No matter how much we talk about the troubles wearing high heels causes your feet, we know that women will continue to wear them. (Even though that includes bunions, shortened Achilles tendon, hammertoes and more.)

So, in honor of the MANY new high-heels in your closet, we've decided to try joining ‘em instead of beating ‘em. To that end, we're sharing this six-step post-high-heel-wearing recovery plan. (It's inspired by and Occupational and Neurotherapist Dr Gundeep Singh.) Just don't forget to keep scrolling for a special workout to strengthen the muscles that take a beating when you rock those stilettoes. And for tips on preventing bunions with simple pedicure tools!

Stretches for High Heels Recovery

If your feet hurt after slipping off those heels (or even if they don't yet) make these moves part of your post-stiletto routine. 

1. Towel stretch:

This light stretch eases calf muscle pain. It also provides relief to the soles of your feet.

The towel stretch is easy to do anywhere

How to: Sit on the floor and stretch your legs out front. Bend your left leg and keep your right leg stretched. Use a towel to loop it around your foot and then pull your toes towards your body, while keeping your right knee straight.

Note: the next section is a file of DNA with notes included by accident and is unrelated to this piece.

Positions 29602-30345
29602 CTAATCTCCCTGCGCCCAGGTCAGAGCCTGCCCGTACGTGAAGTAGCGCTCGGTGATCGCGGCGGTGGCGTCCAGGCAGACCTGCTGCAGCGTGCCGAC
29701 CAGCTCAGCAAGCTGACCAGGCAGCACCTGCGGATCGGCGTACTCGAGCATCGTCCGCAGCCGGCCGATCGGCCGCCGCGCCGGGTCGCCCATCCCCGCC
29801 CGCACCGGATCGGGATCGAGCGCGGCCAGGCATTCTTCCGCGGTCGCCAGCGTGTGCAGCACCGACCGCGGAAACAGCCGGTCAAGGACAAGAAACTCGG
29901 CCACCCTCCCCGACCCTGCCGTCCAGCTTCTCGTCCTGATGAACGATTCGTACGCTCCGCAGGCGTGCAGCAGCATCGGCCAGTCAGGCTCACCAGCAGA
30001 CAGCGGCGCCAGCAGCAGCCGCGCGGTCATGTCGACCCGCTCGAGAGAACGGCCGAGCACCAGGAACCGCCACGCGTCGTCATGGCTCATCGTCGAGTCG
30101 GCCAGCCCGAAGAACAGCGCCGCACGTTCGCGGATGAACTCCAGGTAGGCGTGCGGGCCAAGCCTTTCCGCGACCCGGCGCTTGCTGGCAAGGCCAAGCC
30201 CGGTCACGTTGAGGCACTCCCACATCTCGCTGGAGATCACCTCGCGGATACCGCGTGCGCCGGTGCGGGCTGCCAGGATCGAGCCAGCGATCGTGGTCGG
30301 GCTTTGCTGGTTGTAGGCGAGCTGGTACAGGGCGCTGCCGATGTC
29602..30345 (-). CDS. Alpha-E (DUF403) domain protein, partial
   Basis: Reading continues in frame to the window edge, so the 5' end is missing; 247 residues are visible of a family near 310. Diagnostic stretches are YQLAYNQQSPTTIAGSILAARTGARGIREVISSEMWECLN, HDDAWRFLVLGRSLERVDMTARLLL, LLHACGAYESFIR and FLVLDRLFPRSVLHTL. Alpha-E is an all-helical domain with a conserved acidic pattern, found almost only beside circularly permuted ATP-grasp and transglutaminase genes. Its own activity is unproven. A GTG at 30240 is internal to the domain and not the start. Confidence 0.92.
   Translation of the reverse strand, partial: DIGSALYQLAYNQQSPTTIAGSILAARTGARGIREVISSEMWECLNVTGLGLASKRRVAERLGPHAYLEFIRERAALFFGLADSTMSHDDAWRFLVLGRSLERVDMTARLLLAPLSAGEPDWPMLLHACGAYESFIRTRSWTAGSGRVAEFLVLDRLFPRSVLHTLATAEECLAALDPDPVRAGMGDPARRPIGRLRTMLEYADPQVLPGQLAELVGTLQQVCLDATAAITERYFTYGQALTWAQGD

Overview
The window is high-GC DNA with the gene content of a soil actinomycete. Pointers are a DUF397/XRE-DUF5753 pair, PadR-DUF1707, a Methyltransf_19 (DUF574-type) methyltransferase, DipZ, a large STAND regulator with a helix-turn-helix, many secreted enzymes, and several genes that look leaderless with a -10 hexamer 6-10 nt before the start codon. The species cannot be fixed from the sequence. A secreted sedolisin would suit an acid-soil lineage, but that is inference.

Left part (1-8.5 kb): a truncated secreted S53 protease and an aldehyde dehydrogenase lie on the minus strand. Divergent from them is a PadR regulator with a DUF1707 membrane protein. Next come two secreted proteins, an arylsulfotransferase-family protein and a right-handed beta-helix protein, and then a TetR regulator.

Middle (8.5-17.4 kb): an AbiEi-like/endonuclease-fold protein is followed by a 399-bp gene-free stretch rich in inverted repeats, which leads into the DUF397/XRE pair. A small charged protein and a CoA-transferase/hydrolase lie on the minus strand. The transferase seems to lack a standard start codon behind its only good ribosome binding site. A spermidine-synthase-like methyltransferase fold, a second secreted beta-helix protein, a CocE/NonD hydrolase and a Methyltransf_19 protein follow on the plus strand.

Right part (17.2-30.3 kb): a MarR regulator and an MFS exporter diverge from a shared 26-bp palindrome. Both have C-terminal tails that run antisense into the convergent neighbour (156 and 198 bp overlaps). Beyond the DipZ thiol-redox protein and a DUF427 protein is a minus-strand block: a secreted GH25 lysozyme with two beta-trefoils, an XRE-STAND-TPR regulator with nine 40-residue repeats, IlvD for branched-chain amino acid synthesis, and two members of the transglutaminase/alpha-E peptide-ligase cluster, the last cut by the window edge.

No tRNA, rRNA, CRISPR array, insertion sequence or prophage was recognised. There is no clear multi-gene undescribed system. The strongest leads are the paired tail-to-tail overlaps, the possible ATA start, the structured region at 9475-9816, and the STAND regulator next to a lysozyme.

Time: Hold for 10 seconds and repeat three times.

2. Wall stretches:

This stretch targets your calf muscles.

How to: Place both your hands on a wall and stand at arm's length. Keep your feet flat on the floor and then step forward with your right foot. The right foot should be about 25-30 cm away from the wall with your front knee bent and your back leg straight. Press your right knee towards the wall till you feel a stretch in your left calf muscles.

Time: Hold it for 10 seconds and relax. Repeat 3 times. Repeat the same with the left foot.

3. Stair stretches:

This exercise helps stretch your hamstring muscle, relieving the pain.

How to: Stand on the stairs in a way that your heels hang off of the bottom step. (Make sure you support your arches on the step.) Extend your arms at shoulder length and take support of the wall in front or on the side and hold the position. Keep the knee straight.

Time: Hold for 15 seconds and repeat five times.

4. The Water Bottle Stretch or Ball Roll:

This exercise is very effective for planter fasciitis (heel pain).

How to: Sit down on a comfortable chair or stand in an upright posture. Place a water bottle, tennis ball or rolling pin on the floor. Slowly roll the sole of your foot over the object. Start from the ball of your foot and move to the heel of your foot, across the plantar fascia.

Time: Do this for a minute. Repeat it for the other foot.

5. Squeeze your toes:

This helps strengthen the toes. It also eases your foot pain, especially if you have a hammer-toe.

How to: Separate your toes using foam or a separator and then squeeze your toes.

Time: Do this for five seconds and repeat 5-10 times.